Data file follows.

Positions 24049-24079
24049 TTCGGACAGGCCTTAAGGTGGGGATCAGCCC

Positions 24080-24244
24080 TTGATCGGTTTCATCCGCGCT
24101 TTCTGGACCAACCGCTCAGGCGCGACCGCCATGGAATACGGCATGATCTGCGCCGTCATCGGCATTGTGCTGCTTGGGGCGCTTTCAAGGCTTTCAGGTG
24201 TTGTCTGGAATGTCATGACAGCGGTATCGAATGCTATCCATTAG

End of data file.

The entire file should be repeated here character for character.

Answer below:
Positions 24049-24079
24049 TTCGGACAGGCCTTAAGGTGGGGATCAGCCC

Positions 24080-24244
24080 TTGATCGGTTTCATCCGCGCT
24101 TTCTGGACCAACCGCTCAGGCGCGACCGCCATGGAATACGGCATGATCTGCGCCGTCATCGGCATTGTGCTGCTTGGGGCGCTTTCAAGGCTTTCAGGTG
24201 TTGTCTGGAATGTCATGACAGCGGTATCGAATGCTATCCATTAG